Rebirth, old ideas, reformation,

wealth disparity, new information,

literacy, arts and innovation,

betrayal, lies and rejuvenation.


Individuals flourished, innovated, created ties,

then broke them in an infinite loop of betrayal and lies.


It was a great experience, capped off with chocolate chip and Italian lemon cookies. Every kid was engaged. The room was alive with thinking and learning. They worked together and they worked independently. I can’t say for sure that every student loved it, but the room was filled with positive energy. I am looking forward to hearing their feedback on how it could have been even better.


History Heresy

Primary sources are essential to studying history. Or are they? My professional circles tend to see them as the Holy Grail of history. Going back to the actual words people used gets us the real story. Or does it?

Historians go to the archives and make use of primary sources to write their books. I went to the archives to find documents for my Masters thesis and my unfinished dissertation. So, clearly if we want students to do the work of historians they should work with primary sources. Or should they?

My concerns are many. Historians (and graduate students) never go to the sources first. They begin by learning as much of the context as they can. They immerse themselves in the era and the people. Then, they go to the documents.

The danger of holding up documents as “what people thought” is that any one document is woefully incomplete. I cannot imagine anyone piecing together my life, or even my day, from one piece of writing. It is always more complex. Students bring their own assumptions to the study of history, which is to be expected, but they also bring their own understanding of language. Words do not mean the same thing to people across time and space. Translated documents are even more problematic.

I realize that they provide an authentic feel for the past. Or do they? Can my students really get more from reading Tom Paine’s words in Common Sense or would they be better served reading the work of an historian who has placed those words in the context. At the very least, they should read the historian first. And then maybe another historian. Mostly the reaction when students try to read Common Sense is that they have trouble decoding the language and assume that regular people in the 1700s were either smarter than they are or had way too much time on their hands. I’m not sure that’s how I want to spend the limited time and struggle students are willing to give me.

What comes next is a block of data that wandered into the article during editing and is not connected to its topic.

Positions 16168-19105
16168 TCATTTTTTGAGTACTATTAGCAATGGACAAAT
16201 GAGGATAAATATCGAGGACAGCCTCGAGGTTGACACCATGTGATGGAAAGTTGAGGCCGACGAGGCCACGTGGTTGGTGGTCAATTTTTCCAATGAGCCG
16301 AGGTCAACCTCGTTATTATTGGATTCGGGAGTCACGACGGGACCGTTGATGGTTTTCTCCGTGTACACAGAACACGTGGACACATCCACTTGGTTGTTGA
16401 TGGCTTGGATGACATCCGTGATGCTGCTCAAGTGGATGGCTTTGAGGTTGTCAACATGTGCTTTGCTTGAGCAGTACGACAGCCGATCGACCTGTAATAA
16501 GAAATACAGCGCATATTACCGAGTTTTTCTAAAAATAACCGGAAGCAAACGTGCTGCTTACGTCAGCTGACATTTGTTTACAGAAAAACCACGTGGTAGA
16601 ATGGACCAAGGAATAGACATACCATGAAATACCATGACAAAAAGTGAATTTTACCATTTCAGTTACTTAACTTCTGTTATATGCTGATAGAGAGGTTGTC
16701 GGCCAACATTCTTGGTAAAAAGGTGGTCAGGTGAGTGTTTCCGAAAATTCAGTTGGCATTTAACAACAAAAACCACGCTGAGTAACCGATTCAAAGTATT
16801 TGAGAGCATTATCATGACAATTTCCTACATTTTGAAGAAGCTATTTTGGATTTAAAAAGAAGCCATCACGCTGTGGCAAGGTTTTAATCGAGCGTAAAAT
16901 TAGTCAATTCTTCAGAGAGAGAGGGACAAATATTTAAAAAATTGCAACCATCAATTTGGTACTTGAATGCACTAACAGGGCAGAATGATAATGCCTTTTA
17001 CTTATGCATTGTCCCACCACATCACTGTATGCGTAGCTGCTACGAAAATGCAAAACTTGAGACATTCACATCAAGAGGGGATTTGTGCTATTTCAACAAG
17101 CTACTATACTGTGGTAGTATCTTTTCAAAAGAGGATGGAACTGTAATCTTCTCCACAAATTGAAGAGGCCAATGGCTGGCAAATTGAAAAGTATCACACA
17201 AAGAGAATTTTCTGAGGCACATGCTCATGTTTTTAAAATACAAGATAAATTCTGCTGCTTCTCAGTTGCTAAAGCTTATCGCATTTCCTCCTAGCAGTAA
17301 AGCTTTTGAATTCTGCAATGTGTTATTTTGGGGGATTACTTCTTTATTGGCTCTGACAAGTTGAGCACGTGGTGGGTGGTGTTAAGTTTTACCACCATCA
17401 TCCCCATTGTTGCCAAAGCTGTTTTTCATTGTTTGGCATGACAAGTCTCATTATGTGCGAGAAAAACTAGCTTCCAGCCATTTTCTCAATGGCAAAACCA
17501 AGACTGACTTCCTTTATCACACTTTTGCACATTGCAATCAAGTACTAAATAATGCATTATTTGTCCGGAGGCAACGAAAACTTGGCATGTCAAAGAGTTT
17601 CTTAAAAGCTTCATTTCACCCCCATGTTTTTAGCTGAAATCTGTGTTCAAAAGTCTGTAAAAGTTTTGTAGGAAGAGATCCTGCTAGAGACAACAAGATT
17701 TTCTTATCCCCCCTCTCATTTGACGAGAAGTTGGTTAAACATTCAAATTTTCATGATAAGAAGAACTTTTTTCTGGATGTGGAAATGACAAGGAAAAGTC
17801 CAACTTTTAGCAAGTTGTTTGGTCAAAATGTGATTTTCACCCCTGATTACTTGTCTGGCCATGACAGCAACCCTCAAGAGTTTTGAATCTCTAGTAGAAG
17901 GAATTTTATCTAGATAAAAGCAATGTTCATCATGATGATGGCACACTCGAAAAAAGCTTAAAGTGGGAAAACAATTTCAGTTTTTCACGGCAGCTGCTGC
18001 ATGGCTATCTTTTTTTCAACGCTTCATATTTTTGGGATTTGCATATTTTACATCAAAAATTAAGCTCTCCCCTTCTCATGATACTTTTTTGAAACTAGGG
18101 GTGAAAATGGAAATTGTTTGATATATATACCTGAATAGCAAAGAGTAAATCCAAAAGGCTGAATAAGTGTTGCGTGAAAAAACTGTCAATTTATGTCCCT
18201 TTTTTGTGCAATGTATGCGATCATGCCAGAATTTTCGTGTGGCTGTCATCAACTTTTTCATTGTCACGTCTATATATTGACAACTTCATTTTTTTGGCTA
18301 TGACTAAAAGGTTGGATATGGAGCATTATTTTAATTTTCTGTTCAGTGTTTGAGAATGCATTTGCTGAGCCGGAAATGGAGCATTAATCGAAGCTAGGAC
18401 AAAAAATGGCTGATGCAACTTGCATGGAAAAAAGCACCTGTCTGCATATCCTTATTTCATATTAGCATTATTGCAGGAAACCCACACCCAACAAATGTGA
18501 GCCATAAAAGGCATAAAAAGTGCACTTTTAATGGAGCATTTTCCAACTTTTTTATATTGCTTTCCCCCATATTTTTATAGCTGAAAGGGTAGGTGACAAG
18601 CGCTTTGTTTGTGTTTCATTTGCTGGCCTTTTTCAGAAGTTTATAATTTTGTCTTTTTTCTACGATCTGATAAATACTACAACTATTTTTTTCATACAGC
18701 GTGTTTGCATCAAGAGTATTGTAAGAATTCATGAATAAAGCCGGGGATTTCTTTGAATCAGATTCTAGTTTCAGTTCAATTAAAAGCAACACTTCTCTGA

While I think students need to read non-fiction regularly, I think they are better served by reading well-written engaging history. Then, if they are digging deeper with a research project, primary sources might be helpful. The skill of decoding documents becomes less onerous when you actually know enough of the background information. Are we spending too much time on a skill that is too difficult because of the way we design the learning?

To really support historical analysis, a whole series of documents is necessary. It’s not enough to read one newspaper and determine what was important to people in the past. To determine the impact of an event through the media, one would need a more sustained analysis. Historians do this. They also build on the work of one another.

We have held up some as more important than others. When we do that, we skew the history. We acknowledge seminal documents retrospectively. Doing so without the complexity of the context can create a narrow narrative. We like neat, clean, logical narratives. The problem with that is that people’s lives are neither neat, clean, nor logical.

To many of my fellow history teachers, this is heresy. Full disclosure – I am currently thinking of how I will teach the Reformation and Scientific Revolution in my PBL/Inquiry class. That may have something to do with my angst-ridden, iconoclastic, rebellious mindset at the moment.